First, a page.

Know Before You Go: Marrakech Guide.
Marrackech is the kind of place where you can blow a three day holiday lost in a labyrinth of souks like Alice trapped in Wonderland.
By the time you finally catch your breath you’ll be on your flight home, still a bit dazed, wearing a mint tea stained t-shirt that says, “I went to Marrakech and all I got was this lousy shirt.” But with a little pre-trip knowledge, you can at least hit the ground running to get the most out of your cheap holidays to Marrakech.
Getting into and out of Marrakech
The Menara Airport is located six kilometers southwest of the center. The recently expanded airport is clean, modern and easy to navigate, feeling more like a regional airport than an international hub. The airport has an information desk as well as currency exchange facilities.
For long distance travel around Morocco there are only two bus companies you should consider: CTM and Supratours.
CTM’s Main Bus Station
Rue Abu Bakr Seddik (a block south of Ave Mohammed VI)
(P) 0524 43 44 02
Supratours Main Station
Ave Hassan II (west of the new train station in the city’s old rail station)
(P) 0524 43 55 25
CTM is considered the best and Supratours the second best. We used both and found them to be very similar; though, CTM did have a little more legroom. In addition to your ticket, both carriers also charge a small fee (2-8 dirham/per piece) for larger baggage that can’t be carried on with you.
The new train station is beautiful, clean and features several restaurants, including McDonalds, and a little convenience store for snacks, drinks, tobacco and magazines. The ATM (there may be more but all we saw was one) was out of service at the time.
Ave Hassan II & Blvd Mohammed VI
(P) 0890 20 30 40
Petit Taxis (small, beige hatchback beaters) are readily available from in front of the airport and train station. I’m sure they are also easy to catch from either bus station too, but I can’t say for sure since we didn’t go to the bus stations in Marrakech.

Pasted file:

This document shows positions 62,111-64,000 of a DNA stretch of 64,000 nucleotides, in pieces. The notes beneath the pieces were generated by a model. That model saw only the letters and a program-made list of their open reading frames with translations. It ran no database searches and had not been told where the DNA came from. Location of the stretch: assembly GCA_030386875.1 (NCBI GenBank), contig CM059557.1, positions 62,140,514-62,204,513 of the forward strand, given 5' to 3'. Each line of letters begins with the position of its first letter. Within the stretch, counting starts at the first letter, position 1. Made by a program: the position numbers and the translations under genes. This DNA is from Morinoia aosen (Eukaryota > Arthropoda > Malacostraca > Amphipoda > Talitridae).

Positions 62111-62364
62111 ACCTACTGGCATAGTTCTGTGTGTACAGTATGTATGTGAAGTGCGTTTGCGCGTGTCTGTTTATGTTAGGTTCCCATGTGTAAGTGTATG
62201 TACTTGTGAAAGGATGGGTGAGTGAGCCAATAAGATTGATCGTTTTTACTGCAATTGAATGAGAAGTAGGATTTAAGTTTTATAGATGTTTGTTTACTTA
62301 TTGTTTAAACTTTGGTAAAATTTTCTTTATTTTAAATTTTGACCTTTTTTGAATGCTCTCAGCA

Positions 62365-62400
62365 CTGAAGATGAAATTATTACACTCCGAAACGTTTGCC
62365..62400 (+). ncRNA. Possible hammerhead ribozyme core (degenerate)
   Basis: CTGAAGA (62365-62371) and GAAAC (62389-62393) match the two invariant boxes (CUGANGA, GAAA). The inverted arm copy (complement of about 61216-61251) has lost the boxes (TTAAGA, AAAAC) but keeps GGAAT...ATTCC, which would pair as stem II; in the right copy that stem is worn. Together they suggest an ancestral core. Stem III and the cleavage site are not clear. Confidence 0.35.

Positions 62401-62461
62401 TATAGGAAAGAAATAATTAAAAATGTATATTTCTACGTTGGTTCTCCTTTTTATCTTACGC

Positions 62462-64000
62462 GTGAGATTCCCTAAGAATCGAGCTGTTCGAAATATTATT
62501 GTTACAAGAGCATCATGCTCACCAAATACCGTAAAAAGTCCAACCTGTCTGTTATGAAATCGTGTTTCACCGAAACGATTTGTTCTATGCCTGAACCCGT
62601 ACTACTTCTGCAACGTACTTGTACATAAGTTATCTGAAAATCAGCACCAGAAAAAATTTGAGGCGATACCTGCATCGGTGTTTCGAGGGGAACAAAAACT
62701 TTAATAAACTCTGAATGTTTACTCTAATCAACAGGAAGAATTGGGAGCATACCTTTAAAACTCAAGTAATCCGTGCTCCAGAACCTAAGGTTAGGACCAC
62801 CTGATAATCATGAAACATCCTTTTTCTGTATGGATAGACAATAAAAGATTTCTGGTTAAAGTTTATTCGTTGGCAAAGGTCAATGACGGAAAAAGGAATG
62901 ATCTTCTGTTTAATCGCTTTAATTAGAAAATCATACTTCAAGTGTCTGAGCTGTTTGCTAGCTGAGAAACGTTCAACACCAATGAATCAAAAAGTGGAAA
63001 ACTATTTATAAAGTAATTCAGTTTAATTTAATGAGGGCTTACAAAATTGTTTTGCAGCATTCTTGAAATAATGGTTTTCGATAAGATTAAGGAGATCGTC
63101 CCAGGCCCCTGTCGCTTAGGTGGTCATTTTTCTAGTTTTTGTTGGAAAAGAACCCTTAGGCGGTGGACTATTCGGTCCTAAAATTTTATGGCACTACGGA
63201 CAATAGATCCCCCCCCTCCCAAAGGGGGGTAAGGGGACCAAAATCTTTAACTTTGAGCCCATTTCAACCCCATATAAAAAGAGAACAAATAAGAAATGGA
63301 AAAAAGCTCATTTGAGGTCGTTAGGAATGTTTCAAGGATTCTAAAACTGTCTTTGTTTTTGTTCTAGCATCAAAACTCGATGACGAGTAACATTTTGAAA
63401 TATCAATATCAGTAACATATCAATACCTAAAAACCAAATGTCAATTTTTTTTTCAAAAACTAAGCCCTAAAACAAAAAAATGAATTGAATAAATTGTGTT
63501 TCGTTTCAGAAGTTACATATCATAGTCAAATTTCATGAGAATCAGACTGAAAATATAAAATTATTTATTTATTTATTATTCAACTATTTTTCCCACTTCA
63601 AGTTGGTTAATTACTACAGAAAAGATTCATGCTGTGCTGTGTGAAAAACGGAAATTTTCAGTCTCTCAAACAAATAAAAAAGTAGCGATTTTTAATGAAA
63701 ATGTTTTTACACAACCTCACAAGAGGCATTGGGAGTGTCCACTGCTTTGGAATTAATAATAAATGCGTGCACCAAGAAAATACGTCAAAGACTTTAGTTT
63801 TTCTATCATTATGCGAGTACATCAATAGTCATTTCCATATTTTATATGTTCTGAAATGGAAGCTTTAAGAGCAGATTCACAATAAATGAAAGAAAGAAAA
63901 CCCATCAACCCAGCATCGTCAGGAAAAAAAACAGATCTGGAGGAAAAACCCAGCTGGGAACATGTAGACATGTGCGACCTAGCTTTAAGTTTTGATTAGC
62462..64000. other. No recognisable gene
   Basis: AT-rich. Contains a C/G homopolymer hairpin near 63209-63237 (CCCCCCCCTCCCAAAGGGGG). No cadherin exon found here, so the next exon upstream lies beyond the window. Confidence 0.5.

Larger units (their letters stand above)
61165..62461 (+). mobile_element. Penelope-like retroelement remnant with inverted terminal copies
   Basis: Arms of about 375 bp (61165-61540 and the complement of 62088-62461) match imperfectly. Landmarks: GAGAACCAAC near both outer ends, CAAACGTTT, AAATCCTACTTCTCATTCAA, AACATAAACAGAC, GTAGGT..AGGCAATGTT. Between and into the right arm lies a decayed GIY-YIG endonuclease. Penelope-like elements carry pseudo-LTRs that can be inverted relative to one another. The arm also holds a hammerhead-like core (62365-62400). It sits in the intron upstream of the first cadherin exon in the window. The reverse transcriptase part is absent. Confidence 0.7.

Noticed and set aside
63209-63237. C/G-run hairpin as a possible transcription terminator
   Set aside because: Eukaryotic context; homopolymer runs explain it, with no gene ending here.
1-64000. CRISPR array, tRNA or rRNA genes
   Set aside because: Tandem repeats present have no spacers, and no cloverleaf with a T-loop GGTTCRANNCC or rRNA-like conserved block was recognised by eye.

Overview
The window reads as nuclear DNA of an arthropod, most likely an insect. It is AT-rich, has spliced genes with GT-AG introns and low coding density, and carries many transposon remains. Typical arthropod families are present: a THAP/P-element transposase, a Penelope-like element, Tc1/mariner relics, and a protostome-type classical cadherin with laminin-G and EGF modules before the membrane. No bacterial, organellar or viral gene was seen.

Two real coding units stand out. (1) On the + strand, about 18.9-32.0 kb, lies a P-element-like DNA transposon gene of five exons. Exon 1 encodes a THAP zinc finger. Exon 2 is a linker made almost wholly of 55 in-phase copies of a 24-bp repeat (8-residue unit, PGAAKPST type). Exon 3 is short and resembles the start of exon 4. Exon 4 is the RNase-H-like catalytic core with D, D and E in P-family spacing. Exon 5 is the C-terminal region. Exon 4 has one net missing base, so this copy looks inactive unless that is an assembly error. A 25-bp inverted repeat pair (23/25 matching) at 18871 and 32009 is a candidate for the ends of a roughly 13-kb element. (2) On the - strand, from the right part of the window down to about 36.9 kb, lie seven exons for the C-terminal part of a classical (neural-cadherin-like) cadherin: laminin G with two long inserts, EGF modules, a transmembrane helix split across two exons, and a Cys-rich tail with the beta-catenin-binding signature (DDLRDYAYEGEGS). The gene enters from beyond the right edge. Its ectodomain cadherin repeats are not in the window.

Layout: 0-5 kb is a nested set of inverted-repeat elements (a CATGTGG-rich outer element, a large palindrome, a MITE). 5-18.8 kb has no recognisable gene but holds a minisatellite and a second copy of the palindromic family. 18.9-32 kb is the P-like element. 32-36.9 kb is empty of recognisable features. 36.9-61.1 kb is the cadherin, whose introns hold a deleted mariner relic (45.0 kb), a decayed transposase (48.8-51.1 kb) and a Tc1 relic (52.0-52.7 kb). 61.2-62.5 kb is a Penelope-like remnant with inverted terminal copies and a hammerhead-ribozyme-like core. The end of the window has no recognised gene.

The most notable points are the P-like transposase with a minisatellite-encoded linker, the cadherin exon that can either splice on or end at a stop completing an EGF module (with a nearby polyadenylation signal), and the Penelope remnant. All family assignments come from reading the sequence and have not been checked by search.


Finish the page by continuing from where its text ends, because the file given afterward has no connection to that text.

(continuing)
The petit taxis (not to be confused with grand taxis–Mercedes Benz sedans used for longer distances or for groups of four or more people) are suppose to be metered, but don’t assume it will be; negotiate your price before you get in. Technically, because you are negotiating the price beforehand you shouldn’t have to tip; however, dropping a few dirham never hurts.
We spent 100 dirham ($12) to get from the Albatros Resort to Riad Barraka in the Medina and then another 100 dirham to get from the Riad to the train station on the day we left. From everything I’ve read, we got ripped off. According to the 2011 Lonely Planet, a cab ride within the city should be between 20-40 dirham ($2.50 – $5); however, we spoke to another woman at the resort who paid 60 dirham ($7) to get to the Medina. Personally, I would shoot for somewhere between 20 and 50 dirham.
The Taxi Tour
When we had to transfer from Albatros Garden Hotel Marrakech to our riad in the Medina, Abdul, a local petit driver, got the call from the resort. On the way, he said he could take us on a three to four tour of the sights and city for 200 dirham ($25). So we agreed to take him up on the offer, and the next morning at 9 a.m. he was outside our riad waiting for us.
During our outing with Abdul, we hit two other must-see Marrakech sights–Badi Palace and Jardin Majorelle–as well as a Tannery (not our favorite stop), spice store (a must see stop!) and old palace in the King’s Garden. Abdul was a fantastic guide, always quick with facts and smiles, and we had a great time. In addition to the tour, Abdul also took us to the train station the next day. Without a doubt, he is one of the most gracious people we met on our travels in Marrakech and we highly recommend him if you are in town. If you need his contact info we can give it to you – just let us know.